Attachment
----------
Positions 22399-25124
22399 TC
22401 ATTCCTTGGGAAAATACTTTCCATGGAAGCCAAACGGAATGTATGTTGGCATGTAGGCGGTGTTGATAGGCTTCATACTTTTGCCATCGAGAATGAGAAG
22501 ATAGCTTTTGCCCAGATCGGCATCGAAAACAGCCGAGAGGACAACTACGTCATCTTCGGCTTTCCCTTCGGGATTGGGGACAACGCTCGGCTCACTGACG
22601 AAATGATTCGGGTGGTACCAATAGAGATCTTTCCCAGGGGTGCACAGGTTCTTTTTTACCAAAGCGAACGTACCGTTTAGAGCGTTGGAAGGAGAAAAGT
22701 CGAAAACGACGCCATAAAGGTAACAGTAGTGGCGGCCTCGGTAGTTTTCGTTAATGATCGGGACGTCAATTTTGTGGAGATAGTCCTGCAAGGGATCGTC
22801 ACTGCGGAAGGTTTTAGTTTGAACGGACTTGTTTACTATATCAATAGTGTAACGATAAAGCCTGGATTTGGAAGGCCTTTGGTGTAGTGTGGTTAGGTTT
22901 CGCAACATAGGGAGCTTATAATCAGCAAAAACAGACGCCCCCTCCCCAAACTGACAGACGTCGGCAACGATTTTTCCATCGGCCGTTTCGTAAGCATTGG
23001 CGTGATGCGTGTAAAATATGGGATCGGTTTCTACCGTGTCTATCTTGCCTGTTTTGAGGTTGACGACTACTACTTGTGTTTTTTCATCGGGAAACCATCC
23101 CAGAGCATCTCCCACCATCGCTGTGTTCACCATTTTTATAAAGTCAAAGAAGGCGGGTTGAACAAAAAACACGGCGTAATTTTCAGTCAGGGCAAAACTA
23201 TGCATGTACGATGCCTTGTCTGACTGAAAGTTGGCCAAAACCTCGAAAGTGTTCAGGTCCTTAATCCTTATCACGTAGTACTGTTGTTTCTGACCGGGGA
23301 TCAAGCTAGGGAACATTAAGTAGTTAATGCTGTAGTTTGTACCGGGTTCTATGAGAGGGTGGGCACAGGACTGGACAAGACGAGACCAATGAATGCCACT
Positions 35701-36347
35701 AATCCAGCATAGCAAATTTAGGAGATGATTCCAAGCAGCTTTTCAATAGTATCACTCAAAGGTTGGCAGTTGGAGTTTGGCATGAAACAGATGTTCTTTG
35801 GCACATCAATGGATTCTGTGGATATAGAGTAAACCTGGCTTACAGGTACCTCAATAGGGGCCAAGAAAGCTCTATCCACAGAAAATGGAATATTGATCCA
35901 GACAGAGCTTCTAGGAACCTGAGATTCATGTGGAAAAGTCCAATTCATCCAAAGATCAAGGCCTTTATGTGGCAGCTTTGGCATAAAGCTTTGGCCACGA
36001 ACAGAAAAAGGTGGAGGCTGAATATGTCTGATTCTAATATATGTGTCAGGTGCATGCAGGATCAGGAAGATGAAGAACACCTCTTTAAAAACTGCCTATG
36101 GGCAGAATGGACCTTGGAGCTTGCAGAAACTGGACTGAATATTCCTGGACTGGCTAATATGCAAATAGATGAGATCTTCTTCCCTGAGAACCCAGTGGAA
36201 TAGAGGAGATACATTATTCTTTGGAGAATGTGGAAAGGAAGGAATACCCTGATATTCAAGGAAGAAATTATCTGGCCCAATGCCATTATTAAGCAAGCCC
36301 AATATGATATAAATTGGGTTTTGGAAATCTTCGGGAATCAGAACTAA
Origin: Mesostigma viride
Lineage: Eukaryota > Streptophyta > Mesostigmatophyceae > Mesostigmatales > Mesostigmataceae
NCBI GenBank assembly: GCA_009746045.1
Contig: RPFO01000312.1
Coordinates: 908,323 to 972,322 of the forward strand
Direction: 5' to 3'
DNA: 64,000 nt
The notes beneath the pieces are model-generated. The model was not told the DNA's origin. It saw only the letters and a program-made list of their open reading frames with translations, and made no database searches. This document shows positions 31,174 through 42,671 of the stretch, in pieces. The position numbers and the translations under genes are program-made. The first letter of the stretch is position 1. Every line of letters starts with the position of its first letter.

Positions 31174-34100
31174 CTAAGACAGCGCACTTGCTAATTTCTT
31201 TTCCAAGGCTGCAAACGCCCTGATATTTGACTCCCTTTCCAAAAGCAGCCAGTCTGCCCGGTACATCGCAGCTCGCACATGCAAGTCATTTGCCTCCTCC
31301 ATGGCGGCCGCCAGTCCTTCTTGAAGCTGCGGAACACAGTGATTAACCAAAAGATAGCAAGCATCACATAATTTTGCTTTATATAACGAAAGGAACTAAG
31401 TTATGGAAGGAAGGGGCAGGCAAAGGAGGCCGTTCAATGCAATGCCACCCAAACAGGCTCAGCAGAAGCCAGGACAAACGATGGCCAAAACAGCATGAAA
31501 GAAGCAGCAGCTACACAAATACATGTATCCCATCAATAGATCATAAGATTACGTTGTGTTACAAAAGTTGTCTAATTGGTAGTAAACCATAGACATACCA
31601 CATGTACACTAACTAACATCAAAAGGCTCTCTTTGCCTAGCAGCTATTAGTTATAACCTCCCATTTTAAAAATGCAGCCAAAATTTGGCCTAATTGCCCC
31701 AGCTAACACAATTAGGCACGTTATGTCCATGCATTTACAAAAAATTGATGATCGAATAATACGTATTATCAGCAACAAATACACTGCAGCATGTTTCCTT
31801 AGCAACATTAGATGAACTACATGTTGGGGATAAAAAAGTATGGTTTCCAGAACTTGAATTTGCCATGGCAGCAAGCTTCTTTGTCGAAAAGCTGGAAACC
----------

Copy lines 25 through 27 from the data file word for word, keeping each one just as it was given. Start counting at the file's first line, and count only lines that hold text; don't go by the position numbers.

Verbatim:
Coordinates: 908,323 to 972,322 of the forward strand
Direction: 5' to 3'
DNA: 64,000 nt